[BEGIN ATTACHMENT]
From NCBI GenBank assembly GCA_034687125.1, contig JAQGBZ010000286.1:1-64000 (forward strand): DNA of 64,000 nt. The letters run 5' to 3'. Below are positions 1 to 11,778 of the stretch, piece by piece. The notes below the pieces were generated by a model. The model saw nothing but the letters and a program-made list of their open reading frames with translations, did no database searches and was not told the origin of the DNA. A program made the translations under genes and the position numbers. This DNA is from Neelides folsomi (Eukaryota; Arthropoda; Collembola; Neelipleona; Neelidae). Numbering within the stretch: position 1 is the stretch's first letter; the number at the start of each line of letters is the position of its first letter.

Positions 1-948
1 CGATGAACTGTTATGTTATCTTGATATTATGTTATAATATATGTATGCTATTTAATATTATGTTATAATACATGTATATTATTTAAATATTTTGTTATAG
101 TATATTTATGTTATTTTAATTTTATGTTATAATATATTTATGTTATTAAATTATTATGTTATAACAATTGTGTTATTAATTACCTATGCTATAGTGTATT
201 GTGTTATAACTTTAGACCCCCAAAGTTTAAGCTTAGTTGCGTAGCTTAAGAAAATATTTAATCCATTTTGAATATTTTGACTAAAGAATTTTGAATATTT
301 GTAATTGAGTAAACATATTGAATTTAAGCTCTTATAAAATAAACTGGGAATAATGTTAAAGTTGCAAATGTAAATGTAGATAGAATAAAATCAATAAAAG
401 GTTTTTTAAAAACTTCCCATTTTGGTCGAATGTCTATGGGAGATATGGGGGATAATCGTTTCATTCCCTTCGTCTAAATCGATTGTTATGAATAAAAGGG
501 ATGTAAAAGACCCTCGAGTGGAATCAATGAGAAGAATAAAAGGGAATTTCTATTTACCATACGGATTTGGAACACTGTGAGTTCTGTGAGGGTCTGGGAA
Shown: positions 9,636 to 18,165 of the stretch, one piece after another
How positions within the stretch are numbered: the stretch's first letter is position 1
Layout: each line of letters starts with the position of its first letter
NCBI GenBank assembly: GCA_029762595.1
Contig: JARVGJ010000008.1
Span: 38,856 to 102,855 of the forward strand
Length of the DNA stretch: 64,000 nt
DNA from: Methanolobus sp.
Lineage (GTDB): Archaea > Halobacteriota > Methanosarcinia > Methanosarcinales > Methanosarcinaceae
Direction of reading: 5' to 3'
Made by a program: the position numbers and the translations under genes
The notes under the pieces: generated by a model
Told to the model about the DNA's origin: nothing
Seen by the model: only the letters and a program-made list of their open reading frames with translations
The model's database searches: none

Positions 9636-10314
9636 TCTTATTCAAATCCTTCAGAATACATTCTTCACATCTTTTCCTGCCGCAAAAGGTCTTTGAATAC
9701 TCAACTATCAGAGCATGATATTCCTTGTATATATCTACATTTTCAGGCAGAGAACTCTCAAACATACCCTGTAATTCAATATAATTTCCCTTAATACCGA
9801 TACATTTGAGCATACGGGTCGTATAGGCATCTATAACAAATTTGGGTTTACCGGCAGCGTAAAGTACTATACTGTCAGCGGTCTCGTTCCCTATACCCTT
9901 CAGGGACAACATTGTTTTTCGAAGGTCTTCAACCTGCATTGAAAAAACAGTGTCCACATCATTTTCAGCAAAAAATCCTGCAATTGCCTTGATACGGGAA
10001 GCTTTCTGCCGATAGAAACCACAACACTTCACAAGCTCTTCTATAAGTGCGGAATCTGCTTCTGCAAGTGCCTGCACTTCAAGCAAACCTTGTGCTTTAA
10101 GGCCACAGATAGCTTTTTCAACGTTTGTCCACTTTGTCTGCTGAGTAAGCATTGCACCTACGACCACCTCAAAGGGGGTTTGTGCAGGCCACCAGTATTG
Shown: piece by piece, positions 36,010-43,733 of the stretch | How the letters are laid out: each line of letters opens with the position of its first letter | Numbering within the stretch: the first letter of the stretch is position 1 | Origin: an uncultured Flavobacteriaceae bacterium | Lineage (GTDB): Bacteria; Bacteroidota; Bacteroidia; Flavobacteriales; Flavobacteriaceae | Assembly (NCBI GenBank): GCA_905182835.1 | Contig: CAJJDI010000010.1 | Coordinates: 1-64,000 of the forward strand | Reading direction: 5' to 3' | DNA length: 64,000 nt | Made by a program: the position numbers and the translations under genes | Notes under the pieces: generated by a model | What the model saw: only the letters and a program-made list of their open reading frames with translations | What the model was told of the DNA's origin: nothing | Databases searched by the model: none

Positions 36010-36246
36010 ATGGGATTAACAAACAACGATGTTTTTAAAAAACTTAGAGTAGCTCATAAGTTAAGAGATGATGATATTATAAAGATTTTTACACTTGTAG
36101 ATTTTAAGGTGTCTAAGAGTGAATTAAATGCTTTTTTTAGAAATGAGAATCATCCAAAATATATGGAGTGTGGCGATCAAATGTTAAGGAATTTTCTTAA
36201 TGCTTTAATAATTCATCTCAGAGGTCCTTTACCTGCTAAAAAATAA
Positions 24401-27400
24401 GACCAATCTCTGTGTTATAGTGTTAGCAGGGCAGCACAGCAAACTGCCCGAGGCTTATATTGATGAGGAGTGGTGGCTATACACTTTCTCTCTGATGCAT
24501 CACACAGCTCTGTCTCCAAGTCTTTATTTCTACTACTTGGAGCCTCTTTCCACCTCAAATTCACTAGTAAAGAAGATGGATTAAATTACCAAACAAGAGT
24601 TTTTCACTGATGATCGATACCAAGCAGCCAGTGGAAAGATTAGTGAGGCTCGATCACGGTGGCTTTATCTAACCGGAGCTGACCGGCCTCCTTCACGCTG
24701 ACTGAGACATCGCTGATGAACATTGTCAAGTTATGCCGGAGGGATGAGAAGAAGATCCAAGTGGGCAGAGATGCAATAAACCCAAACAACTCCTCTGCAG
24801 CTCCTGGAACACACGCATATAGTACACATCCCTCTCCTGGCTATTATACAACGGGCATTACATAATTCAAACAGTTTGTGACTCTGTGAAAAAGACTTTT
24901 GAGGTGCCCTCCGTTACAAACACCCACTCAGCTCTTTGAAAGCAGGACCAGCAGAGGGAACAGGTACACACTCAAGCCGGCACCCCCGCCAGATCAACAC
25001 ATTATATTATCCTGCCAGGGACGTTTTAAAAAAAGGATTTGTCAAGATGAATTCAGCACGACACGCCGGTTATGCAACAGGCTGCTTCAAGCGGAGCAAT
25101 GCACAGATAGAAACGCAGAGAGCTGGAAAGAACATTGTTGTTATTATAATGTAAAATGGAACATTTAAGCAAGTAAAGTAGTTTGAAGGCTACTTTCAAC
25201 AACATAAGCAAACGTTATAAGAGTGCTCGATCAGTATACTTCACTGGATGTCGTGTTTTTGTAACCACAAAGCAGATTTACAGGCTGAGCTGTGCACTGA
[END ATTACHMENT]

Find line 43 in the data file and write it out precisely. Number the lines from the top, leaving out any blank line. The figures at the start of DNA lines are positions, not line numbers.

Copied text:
25001 ATTATATTATCCTGCCAGGGACGTTTTAAAAAAAGGATTTGTCAAGATGAATTCAGCACGACACGCCGGTTATGCAACAGGCTGCTTCAAGCGGAGCAAT